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The Whitsell Auditorium and the Northwest Film Center Equipment Room are closed to the public in an effort to further stem the spread of COVID-19. All classes canceled until further notice. Stay connected to art, film, and more by signing up for our newsletter.

Directed by Joshua Z. Weinstein

United States, Israel 2017 82 mins. In Yiddish

Deep in the heart of New York’s ultra-orthodox Hasidic Jewish community, Menashe—a kind, hapless grocery store clerk—struggles to make ends meet and responsibly parent his young son, Rieven, following his wife Leah’s death. Tradition prohibits Menashe from raising his son alone, so Rieven’s strict uncle adopts him, leaving Menashe heartbroken. When his rabbi grants him one special week with Rieven before Leah’s memorial, he has a chance to prove himself a suitable man of faith and fatherhood, and restore respect among his doubters. Weinstein’s film is a poignant and funny parable about the tension between best intentions and the effort to uphold them. In Yiddish with English subtitles.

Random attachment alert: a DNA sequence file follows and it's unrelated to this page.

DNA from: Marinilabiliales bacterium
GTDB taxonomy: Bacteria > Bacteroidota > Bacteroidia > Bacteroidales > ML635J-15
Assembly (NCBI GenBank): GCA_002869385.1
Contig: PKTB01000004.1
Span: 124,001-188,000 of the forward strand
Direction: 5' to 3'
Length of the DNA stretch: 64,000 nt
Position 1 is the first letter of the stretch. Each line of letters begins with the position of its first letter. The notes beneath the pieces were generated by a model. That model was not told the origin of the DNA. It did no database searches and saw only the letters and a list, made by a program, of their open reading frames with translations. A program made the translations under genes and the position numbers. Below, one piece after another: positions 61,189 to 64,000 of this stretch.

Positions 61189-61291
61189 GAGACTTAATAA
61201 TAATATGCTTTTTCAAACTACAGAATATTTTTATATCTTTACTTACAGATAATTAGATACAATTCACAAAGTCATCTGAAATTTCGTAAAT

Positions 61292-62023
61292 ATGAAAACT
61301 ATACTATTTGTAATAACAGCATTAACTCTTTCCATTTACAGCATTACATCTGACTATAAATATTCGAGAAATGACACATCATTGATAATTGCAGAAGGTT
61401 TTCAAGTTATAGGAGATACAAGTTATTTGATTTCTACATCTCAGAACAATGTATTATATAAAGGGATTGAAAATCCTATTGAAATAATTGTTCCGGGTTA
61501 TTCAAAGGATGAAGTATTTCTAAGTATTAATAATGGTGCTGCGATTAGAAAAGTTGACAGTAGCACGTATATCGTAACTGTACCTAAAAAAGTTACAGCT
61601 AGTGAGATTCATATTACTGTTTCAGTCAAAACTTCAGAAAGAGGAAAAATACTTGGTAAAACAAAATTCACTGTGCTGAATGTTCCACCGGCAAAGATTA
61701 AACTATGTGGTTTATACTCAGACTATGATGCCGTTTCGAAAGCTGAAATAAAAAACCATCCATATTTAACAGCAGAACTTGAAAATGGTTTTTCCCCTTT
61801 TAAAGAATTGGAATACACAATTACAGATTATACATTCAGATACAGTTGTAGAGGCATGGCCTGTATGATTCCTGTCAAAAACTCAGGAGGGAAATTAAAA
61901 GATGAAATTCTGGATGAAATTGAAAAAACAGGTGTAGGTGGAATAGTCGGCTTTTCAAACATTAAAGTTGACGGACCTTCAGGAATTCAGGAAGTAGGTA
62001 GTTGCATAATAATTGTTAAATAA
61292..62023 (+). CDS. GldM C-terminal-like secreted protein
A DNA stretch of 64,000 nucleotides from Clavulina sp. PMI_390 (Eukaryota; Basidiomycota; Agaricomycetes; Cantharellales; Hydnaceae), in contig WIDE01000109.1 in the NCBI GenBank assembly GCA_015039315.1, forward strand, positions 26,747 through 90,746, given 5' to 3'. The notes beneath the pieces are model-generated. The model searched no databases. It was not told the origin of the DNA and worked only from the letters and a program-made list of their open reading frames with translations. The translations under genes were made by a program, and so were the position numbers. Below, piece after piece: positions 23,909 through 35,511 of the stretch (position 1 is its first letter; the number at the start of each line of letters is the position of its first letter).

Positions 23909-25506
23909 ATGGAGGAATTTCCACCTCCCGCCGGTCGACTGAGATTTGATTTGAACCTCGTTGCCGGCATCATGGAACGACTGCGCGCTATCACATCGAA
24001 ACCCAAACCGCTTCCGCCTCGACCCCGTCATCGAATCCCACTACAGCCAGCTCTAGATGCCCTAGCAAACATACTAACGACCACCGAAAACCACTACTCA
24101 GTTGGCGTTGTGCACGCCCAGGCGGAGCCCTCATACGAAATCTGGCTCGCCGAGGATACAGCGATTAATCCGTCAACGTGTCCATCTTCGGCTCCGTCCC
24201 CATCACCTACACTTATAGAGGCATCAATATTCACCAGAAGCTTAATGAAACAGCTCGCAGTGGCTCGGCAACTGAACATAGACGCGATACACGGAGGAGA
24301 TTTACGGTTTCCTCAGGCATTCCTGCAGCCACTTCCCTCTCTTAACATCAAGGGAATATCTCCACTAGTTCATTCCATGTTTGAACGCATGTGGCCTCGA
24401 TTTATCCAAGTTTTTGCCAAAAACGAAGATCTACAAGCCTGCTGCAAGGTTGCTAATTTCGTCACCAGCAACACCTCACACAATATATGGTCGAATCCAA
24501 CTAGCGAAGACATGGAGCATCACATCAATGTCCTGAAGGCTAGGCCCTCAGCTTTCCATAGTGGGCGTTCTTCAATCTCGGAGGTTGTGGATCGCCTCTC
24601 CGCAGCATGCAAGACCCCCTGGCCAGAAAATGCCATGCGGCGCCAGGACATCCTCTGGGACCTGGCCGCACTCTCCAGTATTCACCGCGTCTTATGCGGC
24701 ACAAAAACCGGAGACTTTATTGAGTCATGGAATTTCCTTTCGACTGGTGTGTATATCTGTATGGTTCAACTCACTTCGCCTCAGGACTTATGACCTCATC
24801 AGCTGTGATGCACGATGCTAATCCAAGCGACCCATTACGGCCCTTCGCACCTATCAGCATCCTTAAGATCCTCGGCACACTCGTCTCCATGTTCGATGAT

“How did a Sundance filmmaker shoot a scripted movie in the insulated world of New York’s Hasidim?” —LA Times



The Northwest Film Center recognizes and honors the Indigenous peoples of this region on whose ancestral lands the museum now stands. These include the Willamette Tumwater, Clackamas, Kathlemet, Molalla, Multnomah and Watlala Chinook Peoples and the Tualatin Kalapuya who today are part of the Confederated Tribes of Grand Ronde, and many other Native communities who made their homes along the Columbia River. We also want to recognize that Portland today is a community of many diverse Native peoples who continue to live and work here. We respectfully acknowledge and honor all Indigenous communities—past, present, future—and are grateful for their ongoing and vibrant presence.